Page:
If your teenager comes out to you as being transgender, you might feel overwhelmed. You might not know how to handle the situation or even how to understand what your child is going through. In addition, you may be worried about how society will treat your son or daughter. Seemingly small things like how you should refer to your child might make you feel stressed, and larger issues like how to best handle situations at your teen’s school might catch you by surprise. Read on for some tips on how to stand by your transgender teen.
1. Educate Yourself
People tend to avoid or fear what they don’t understand, so as the parent of a transgender teen, it’s important to understand your child as much as you can. Talk to him or her about how they feel. Ask whether you should refer to them as he, she, they, or some other pronoun. Take what your teen says at face value: By the time your teen comes to you with being transgender, he or she has already internalized and accepted this truth. They might have already told their friends. Some teens are out at school before they break the news to their families.
Talking to your adolescent is the first step toward educating yourself. No one knows how your teen is feeling better than your teen! However, there are other ways of learning about issues, too. You can find many resources online. One great resource is the Human Rights Campaign. If your teen has questions, work together to find out the answers.
2. Acceptance Is Vital
You might not understand everything that your teen is going through, and you might even philosophically or religiously disagree with it. However, it is absolutely necessary to show love and respect for your teen. Let your child know first and foremost that you love and accept them no matter what. If you have questions, feel free to ask them in a non-judgemental way. Always keep in mind that your teen did not choose this. It’s just the way things are.
Gay and transgender teenagers are at a higher risk of committing suicide than their straight peers, and this is particularly true when their parents and other family members do not accept them. Do not tolerate slurs or bullying remarks from other household or family members. Show your teen that you will not only accept them but also stand up for them if they face harassment and other unacceptable behavior from those in your family.
3. Work With Your Child’s School
It’s important to make sure that your teen’s school is following the law and maintaining a respectful and safe environment for your child. Title IX is a federal law that bans discrimination based on gender or sexuality. This means, among other things, that your teen has the right to be addressed by the pronoun he or she chooses, they can use the bathroom that corresponds to their gender identity (or they can request a separate bathroom, but they cannot be forced to use a separate bathroom), and they can participate in all school events just like any other student.
Brainstorm with your teen about which teachers or counselors are most likely to be supportive so he or she has someone in school to talk to should the need arise. Also, schedule an appointment with your child’s principal to discuss this issue. Many schools will follow the law and work with your child once they know that the issue exists. If yours won’t, you may need to go to the school board or even the media. Let your transgender teen know that you have their back.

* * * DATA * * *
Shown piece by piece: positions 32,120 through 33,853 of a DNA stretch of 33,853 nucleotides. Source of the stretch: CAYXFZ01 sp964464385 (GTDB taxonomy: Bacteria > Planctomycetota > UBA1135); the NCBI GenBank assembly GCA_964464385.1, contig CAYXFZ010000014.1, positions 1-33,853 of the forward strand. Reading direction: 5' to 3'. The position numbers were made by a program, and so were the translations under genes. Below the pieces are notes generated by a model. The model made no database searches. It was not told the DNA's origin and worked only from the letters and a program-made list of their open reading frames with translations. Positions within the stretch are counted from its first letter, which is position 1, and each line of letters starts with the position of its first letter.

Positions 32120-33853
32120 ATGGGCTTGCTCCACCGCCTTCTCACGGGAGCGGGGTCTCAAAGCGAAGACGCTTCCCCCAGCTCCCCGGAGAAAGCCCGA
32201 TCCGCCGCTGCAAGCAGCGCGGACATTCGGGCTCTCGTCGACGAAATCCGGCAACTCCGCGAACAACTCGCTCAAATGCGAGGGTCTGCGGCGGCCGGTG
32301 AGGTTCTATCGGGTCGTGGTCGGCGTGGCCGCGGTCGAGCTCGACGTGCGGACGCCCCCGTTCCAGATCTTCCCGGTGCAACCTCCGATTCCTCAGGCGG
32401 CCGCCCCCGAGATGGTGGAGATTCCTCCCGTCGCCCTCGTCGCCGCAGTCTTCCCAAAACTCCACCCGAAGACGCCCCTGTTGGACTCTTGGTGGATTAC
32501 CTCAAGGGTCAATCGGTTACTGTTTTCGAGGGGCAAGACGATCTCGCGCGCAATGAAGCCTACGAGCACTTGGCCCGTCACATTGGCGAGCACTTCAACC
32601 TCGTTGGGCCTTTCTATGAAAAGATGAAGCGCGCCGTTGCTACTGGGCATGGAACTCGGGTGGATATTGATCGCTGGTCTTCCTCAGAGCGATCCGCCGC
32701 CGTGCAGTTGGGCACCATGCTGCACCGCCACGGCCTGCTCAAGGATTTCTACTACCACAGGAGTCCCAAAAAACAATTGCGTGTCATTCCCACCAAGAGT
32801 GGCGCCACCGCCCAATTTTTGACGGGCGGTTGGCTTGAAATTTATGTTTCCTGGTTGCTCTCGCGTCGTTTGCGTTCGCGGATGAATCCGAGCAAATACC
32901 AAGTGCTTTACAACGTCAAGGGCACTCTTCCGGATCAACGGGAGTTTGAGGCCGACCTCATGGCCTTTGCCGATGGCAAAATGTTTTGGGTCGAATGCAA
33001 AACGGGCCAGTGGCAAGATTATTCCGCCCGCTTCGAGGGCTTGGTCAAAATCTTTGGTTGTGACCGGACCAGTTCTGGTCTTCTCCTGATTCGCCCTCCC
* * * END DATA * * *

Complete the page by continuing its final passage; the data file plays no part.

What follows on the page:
4. Work With Your Child’s Doctor
Your pediatrician or family doctor might not have much experience working with transgender youth. If this is the case, consider looking for a doctor who does have this experience. If your family doctor is caring and able to treat your child with empathy and expertise, this lack of experience might not matter. Stress the importance of proper pronoun usage to the staff when you check in. Request that this information is added to your teen’s chart and remind them each time you visit.
Some transgender teens decide that they’d like to transition, and others do not. Talk to your teen and his or her doctor about the different options. If he or she would like to look into the transitioning process, make an appointment with an endocrinologist to talk about the various issues and treatments available.
You might need to stand up for your child if they need to go to an emergency room, an urgent care center, or another doctor’s office. Speak to the staff and let them know that your child is transgender. Also, talk to your teen about the possibility that they might be misgendered by an unknowing medical professional. Teach them how to assertively and politely let the doctor or nurse know that they are transgender and which pronouns to use.
5. Join a Support Group
Counseling and a support group can be vital parts of your teen’s support system. (Keep in mind that counseling will not change your teen’s gender identity; that’s called conversion therapy, and it’s dangerous.)
Support groups can also be important for you as the parent. You might have conflicting feelings: Many parents want to support their transgender teen but don’t know how to do that without violating their own feelings on the matter. A support group made up of other parents in a similar situation can help you better support your teen while giving you a place to express your thoughts and feelings in a non-judgmental place.
Knowing how to best support your transgender teen is a wonderful gift that you can give your child. He or she will encounter people who mistreat them just for being who they are, so being that safe place in the storm can help your teen stay grounded and secure. Do what you can to raise awareness in your community, work with your teen’s school, and be his or her medical advocate when needed. Be assured that your teen can grow up to be a fulfilled adult no matter what his or her gender.